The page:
The Lind Initiative for US Studies is a program within the Liu Institute for Global Issues. The Initiative can count among its scholars some of UBC’s best political scientists, economists, jurists, journalists and environmental experts.
Many of them are thinking very hard about the implications of the recent US elections. On Friday, Dr. George Hoberg, a professor with the institute, chaired the initiative’s latest lecture, “For Real: Confronting a Trump Presidency.”
The idea of mitigation or constraint against the effects of the US presidential and congressional election was the theme of the night, with each of the four speakers coming to the podium with points about the implausibility of Trump or the US Senate being able to follow through on some of the more outlandish claims made during the campaign.
Professor Richard Price, speaking to the possibility of Trump re-instituting torture against terror suspects, answered the feasibility question very succinctly and said that “there are restraints, but the discourse is damaging all the same.”
Despite that, there was an obvious degree of apprehension and anxiety about the campaign promises that could be kept and the possible effects on Canada. There are strong restraints against certain items on Trump’s agenda and divisions of unknown depth between him and the old guard of the Republican Party.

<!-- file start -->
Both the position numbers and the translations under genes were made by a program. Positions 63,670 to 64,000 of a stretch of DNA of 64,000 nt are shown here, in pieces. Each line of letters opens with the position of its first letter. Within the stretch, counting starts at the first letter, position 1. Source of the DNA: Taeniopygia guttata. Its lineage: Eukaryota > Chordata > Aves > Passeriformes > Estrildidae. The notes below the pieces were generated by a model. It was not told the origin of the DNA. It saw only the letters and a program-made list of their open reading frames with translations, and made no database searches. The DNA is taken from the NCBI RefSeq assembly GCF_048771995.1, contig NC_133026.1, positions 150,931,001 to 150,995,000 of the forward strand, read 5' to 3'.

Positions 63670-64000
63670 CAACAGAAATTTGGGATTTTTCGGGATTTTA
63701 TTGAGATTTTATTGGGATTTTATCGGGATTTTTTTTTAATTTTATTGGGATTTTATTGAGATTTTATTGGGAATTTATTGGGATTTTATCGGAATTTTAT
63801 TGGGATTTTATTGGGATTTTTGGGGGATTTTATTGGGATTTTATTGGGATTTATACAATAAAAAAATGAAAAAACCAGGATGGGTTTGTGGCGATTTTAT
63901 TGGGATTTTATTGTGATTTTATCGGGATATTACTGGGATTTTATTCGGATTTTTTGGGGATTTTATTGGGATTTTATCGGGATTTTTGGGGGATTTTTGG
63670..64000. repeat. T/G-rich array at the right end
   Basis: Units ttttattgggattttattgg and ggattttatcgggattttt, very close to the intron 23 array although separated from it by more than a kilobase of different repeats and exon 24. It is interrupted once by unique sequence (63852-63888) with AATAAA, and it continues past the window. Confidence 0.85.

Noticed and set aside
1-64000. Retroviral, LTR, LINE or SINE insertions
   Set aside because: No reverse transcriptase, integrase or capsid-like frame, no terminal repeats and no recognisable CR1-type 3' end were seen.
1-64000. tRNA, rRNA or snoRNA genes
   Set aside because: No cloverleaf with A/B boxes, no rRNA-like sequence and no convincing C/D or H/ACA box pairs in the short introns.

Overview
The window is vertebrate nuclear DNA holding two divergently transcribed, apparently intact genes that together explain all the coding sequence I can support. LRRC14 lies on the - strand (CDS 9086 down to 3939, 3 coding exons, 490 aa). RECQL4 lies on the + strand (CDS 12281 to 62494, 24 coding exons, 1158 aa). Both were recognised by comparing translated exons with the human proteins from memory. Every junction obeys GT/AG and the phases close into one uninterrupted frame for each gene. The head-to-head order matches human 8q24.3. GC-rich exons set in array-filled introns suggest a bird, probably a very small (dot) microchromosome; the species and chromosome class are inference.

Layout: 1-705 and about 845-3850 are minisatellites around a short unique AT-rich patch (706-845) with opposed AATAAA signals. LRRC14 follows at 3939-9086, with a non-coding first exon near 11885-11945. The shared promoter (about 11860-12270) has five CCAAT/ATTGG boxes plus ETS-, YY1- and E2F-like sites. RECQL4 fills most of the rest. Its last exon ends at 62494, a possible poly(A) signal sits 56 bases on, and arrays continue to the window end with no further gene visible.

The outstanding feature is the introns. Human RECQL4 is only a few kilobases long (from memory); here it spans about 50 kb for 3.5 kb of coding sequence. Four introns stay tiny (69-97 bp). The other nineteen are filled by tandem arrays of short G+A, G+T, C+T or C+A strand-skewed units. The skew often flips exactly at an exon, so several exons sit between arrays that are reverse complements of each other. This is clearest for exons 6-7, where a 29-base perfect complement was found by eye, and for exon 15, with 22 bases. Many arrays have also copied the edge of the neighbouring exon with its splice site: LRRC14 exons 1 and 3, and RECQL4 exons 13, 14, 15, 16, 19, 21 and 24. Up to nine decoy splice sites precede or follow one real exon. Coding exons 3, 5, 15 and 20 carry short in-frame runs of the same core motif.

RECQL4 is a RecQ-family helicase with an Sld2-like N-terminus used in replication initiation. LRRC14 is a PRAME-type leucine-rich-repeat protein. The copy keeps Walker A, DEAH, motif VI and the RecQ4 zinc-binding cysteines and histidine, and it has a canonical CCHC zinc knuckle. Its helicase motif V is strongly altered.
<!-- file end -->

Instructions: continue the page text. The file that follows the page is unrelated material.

According to professor Paul Quirk, however, “whatever the congressional GOP and Trump agree on, there will be very little in the way of.”
At times, the discussion was much more in-depth and focused on particular elements of US law and governmental structure, but there was also mention of Canada’s relationship with its southern neighbour. Professor Kathryn Harrison spoke specifically about Canadian environmental policy, drawing similarities between Canadian-US cooperation when negotiating the Kyoto protocol and George W. Bush’s refusal to ratify that treaty, and the current possibility of a US withdrawal from the Paris Agreement.
Harrison also said that Canada “has been a policy-taker on emissions standards” for cars and trucks, which opens the possibility of a North America-wide relaxing of those standards.
Both Harrison and professor Werner Antweiler were firm in their belief that a revival of coal is not viable economically, with Antweiler explaining that “markets will overturn attempts to bring back coal … wind and solar are getting inexpensive enough to survive without subsidies.” Harrison, however, cautioned that any rise in Canadian coal exports would likely be through Vancouver.
After the last presenter finished, Hoberg moderated a series of questions from students and professors in the audience.
Asked what it means to be discussing the recent US election here on UBC’s campus, Hoberg said, “I think that universities are special places for inquiry and pursuit of knowledge, and [the 2016 election] is really an attack on those values. Holding events like this is something we can do to constrain that.”